Navigating the hazards

Navigating the hazards

I’m going to tell you something that might come as a shock, so you might want to sit down before reading on. This is something that likely wasn’t spoken about during your training, but it is very real and can have a big impact on us. Ready?

Workplace hazards.

Yep, that’s right, our line of work has a lot of workplace hazards (see Leaving it at the Office by Norcross & VandenBos, 2018).

It may be the golfer in me, but I really love this term. For those less familiar with golf, a hazard is an area in the golf course that provides a (potential) obstacle for the golfer. Think sand traps and water. Even the most skilled golfers will find themselves right in the middle of a hazard—it’s just an inevitable part of the game. So, part of their training involves being aware of and prepared for the hazards. They even have special equipment (e.g., sand wedge club) that helps them recover from a hazard.

Makes perfect sense, right? Yet how many of us ever heard of “workplace hazards” during our training, never mind learning about “recovery” strategies?

I’m sure if you think about it you can identify some workplace hazards that you’ve encountered thus far in your career. I suspect for many of us we’d immediately think about things like certain patient/client presentations and behaviours (e.g., suicidal, hostile, ethical complaint, etc.) and various working conditions (e.g., organizational politics, inadequate financial compensation, lack of administrative supports, high caseloads, etc.).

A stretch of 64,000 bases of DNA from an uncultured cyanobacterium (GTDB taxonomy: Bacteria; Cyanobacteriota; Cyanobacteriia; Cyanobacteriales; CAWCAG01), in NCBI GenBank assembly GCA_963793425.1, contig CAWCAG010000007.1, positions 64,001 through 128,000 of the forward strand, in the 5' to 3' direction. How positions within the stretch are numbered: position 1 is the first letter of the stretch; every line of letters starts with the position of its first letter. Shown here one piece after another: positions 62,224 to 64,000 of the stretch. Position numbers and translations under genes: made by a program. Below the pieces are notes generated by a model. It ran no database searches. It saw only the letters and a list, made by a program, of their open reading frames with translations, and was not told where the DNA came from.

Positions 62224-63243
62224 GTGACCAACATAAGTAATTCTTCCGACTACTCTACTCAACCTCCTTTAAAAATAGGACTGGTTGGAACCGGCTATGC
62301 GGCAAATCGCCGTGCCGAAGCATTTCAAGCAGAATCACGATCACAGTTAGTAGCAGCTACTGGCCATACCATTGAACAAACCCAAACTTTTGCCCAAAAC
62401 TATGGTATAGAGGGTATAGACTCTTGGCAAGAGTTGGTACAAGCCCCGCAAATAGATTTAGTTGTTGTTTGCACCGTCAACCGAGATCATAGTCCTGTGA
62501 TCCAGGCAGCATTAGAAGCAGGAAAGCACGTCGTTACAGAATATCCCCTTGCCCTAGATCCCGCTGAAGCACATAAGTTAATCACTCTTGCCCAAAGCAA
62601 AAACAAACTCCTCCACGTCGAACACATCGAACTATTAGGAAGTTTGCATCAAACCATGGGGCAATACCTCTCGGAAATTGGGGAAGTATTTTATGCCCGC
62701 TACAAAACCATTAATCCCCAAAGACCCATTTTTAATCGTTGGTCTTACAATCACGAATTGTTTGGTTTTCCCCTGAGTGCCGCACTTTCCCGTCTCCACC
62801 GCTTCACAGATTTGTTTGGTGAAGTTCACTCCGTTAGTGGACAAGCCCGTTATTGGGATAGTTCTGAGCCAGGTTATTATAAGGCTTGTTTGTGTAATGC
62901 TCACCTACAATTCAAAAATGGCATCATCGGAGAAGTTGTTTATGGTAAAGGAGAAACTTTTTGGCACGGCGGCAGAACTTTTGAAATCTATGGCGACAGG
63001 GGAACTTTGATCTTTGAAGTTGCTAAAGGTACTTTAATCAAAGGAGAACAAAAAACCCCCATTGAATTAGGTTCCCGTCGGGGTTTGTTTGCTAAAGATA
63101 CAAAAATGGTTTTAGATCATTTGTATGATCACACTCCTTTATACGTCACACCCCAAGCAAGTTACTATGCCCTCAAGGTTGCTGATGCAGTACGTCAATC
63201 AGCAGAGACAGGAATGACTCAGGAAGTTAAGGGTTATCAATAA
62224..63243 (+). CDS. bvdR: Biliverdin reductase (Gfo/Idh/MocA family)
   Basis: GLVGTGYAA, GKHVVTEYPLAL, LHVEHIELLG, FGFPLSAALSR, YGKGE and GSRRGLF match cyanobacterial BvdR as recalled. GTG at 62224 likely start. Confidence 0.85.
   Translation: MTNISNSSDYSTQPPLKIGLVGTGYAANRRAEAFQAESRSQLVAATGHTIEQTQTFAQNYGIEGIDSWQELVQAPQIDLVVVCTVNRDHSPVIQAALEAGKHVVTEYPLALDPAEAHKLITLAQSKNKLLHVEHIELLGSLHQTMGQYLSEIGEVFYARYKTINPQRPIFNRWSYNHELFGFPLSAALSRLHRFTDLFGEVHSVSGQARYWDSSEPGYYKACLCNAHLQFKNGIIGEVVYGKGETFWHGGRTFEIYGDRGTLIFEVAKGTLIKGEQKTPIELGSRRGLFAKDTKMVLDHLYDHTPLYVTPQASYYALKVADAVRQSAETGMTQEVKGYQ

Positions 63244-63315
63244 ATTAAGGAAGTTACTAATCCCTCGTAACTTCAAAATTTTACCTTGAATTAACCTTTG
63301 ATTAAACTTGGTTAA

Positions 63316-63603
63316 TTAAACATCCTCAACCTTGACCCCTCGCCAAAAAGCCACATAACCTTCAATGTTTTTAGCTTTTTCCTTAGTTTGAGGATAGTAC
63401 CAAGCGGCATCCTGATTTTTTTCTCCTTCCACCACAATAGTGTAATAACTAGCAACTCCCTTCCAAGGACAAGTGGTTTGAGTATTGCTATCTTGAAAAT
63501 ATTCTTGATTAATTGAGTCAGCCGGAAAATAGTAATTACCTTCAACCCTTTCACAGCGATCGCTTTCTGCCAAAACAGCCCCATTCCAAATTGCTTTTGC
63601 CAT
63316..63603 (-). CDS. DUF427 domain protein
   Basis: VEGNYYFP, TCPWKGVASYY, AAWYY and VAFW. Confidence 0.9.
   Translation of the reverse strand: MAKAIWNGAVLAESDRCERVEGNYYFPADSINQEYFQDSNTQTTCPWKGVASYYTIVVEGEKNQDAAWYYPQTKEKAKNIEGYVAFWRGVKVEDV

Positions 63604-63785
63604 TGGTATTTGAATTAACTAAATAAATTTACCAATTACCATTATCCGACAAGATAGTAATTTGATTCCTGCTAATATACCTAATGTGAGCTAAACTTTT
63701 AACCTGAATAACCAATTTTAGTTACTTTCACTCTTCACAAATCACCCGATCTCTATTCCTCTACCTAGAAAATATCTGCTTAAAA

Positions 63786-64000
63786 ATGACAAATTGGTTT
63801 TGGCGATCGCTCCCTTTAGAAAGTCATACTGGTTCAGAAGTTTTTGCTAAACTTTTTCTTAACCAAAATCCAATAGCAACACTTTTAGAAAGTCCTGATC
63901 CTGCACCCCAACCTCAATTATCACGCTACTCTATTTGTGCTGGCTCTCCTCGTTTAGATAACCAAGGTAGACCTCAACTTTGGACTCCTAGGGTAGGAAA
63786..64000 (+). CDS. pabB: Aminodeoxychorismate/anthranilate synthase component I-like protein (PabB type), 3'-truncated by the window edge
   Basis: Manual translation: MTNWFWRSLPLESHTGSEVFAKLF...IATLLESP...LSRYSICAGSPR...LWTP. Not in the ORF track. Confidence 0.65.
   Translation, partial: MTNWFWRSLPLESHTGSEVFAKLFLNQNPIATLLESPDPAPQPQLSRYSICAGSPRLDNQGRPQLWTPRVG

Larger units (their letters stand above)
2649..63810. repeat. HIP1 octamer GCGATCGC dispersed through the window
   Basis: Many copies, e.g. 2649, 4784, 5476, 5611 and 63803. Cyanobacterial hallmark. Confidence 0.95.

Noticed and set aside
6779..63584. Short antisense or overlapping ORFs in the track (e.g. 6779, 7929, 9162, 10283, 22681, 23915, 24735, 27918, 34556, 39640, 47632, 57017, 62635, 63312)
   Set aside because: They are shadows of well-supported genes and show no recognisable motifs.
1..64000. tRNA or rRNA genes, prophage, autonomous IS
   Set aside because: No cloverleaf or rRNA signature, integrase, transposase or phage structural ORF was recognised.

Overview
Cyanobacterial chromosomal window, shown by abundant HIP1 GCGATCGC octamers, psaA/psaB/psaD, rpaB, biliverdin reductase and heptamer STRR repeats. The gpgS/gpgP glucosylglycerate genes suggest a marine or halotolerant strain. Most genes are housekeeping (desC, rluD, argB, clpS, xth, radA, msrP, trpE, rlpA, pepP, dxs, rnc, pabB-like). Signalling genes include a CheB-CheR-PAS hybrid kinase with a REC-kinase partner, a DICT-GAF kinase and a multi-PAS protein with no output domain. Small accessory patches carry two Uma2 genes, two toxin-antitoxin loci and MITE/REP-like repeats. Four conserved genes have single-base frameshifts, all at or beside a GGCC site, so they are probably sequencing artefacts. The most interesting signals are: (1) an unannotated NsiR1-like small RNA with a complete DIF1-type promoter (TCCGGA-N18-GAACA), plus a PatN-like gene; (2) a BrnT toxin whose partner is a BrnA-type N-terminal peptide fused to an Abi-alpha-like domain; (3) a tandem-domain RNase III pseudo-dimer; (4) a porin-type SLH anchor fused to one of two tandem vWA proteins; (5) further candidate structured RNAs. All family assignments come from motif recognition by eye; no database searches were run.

Would you be surprised to learn that Norcross and VandenBos identify 5 additional categories of workplace hazards (emotional depletion, psychic isolation, therapeutic relationships, personal disruptions, and misc.), each of which contains several specific hazards? Even more interesting (at least to me) was the authors’ reporting that lack/uncertainty of therapeutic success is often identified as the most stressful feature of conducting therapy. Another, likely related, hazard identified in their book is the sense of responsibility for clients'/patients' lives.

If you’re like me, these specific hazards tend to arise when I’m working with a client who I feel isn’t improving or when I’ve had a session where I didn’t feel particularly helpful. And because we’re all human, the negativity bias kicks in and those clients or sessions seem to naturally overshadow the more positive aspects of our day. Or, as highlighted by Norcross and VandenBos, selective abstraction happens, where we make the mistake of believing the only events that matter are our “failures” and that we should measure ourselves by our perceived errors.

If these workplace hazards also resonate with you, here are a couple of ideas of how to “recover” from them:

  • Find an easy way to track the (perceived) outcomes of your sessions with clients. For me, this simply involved purchasing three jars and some beads. After each session, I’d rate my session as being very helpful, helpful, and not so helpful and place a bead in the appropriate jar.
  • Consult with a trusted colleague if you’re noticing a more consistent feeling of “failure” after meeting with a particular client or clients. Your colleague might offer some great suggestions or simply validate your experiences and find some positives where you have not.
  • At the end of your workday, get in the habit of mentally noting three things that went well. As you reflect on each experience, take 10 to 20 extra seconds to hold, expand, and breathe in the positive feelings ('Punch Out Positive', from Simple Self-Care for Therapists by Ashley Davis Bush, 2015). For an extra “punch” you might want to record these in a journal, so you have a visual reminder as well.

Just like golfers, the more we practice finding our way out of the inevitable hazards, the less nervous and more confident we can feel about our ability to play well on any course.